Scientologists Settled With IRS

December 30, 1997


LOS ANGELES (AP) - The Church of Scientology paid the Internal Revenue Service $12.5 million to establish its tax-exempt status four years ago, a church official said Tuesday.

Mark Rathbun, director of the church's Religious Technology Center, confirmed some previously undisclosed details of the 1993 settlement reported in Tuesday's edition of The Wall Street Journal.

"Bottom line is, the document is a peace treaty. The war is over," Rathbun said.

The settlement, known as a closure agreement, ended a struggle that began in 1967, when the IRS argued that the main Scientology church should lose its tax-exempt status because it was a for- profit business that enriched church officials.

The church replied with more than 2,000 lawsuits against the IRS. Rathbun said "rogue agents" made "outrageous claims" against the church and it had to fight back.

IRS spokesman Frank Keith said the decision to grant tax-exempt status was "based upon voluminous information provided by the church to the IRS regarding its financial and other operations."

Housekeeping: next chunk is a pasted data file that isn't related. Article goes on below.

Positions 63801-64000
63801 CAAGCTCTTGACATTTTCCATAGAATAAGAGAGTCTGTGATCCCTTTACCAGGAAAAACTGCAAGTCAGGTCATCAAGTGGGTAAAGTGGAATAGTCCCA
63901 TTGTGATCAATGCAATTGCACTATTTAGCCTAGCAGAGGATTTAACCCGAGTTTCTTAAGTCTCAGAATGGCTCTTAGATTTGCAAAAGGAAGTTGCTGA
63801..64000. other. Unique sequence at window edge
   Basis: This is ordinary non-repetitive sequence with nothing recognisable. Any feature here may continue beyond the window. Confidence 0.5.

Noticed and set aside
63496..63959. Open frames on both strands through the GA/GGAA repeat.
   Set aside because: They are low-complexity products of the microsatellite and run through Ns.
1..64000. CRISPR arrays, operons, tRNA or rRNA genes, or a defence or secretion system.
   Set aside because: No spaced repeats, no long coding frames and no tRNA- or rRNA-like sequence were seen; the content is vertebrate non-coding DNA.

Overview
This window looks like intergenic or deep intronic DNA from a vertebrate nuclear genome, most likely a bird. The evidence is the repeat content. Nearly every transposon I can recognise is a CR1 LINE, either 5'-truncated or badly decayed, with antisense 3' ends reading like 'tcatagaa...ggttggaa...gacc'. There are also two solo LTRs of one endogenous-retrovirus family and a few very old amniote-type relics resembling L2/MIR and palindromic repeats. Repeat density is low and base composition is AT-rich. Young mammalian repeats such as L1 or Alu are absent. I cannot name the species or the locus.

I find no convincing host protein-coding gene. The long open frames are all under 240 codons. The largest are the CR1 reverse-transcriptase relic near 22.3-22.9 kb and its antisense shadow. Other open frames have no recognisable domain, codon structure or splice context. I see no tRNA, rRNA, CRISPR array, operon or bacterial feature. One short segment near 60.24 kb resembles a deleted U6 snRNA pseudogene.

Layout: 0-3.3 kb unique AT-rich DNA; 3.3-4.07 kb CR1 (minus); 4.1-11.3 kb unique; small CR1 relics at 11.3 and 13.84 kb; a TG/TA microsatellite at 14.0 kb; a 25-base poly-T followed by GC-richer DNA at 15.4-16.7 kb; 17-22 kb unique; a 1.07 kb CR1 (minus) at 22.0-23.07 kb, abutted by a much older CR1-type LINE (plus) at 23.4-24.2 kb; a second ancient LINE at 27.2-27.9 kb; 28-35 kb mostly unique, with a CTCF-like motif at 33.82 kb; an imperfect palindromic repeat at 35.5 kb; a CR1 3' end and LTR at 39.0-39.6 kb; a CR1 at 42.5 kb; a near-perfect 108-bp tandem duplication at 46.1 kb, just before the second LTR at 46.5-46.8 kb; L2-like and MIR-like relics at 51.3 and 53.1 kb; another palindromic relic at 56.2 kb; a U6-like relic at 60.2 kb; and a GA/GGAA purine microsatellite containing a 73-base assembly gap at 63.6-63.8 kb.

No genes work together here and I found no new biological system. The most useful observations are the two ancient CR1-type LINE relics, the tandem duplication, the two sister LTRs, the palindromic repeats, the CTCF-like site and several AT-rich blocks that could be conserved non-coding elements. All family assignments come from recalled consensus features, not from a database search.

Under the agreement, the Church of Scientology agreed to drop its lawsuits and pay $12.5 million to settle any tax assessments prior to 1993.

However, further payments are possible.

The church also agreed to set up a tax-compliance committee to monitor its adherence to the settlement and to the tax laws. Under the agreement, the IRS can levy as much as $50 million in penalties on the church if it finds that officials were enriching themselves with money intended for nonprofit activities.

The IRS agreed to drop any outstanding audits of Scientology organizations and declared the church tax-exempt along with several related organizations, including a trust that oversees the church's 440-foot cruise ship, Freewinds.

Also, church members were permitted to deduct from their personal income taxes the fees they pay for "auditing," in which a device that the church claims can read mental states is used in a process of purging negative thoughts.

The Los Angeles-based church, which has an estimated $300 million in assets, was founded in 1954 by late science fiction writer L. Ron Hubbard.


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Last updated 3 January 1998
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